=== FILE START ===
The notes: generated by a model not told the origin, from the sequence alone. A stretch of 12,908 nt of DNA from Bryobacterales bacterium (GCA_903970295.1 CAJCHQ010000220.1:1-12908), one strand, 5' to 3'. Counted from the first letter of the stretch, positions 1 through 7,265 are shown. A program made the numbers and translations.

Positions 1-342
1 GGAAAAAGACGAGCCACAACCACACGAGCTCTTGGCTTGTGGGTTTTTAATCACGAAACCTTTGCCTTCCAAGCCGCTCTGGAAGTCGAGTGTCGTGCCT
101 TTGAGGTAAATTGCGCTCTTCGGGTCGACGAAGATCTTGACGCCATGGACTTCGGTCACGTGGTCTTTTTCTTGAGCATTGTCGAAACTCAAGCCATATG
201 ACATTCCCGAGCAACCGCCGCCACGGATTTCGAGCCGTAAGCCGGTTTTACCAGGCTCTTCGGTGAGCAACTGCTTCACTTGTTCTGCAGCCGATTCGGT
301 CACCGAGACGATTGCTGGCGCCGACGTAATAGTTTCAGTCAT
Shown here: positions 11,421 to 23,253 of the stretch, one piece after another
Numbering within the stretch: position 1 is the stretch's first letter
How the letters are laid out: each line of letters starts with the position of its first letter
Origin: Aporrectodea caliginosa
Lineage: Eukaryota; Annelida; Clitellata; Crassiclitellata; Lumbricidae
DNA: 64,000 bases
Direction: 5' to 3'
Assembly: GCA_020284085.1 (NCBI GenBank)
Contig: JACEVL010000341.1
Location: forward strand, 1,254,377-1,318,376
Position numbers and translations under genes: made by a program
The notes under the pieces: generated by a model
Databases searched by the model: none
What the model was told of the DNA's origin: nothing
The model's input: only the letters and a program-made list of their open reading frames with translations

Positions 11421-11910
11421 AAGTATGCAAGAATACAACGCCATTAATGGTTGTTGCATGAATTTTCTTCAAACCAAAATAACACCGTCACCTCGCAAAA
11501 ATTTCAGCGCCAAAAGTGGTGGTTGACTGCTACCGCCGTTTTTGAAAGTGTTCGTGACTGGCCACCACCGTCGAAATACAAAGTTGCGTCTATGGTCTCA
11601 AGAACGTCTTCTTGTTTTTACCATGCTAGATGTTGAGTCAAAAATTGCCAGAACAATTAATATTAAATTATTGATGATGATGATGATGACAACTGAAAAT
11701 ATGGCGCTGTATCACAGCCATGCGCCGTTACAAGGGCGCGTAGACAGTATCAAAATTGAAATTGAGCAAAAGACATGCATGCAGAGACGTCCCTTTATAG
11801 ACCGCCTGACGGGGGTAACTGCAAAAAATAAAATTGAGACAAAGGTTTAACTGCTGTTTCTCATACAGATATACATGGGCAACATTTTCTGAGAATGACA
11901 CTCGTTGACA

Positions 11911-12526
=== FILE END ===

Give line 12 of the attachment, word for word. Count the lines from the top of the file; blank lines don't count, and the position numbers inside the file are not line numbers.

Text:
DNA: 64,000 bases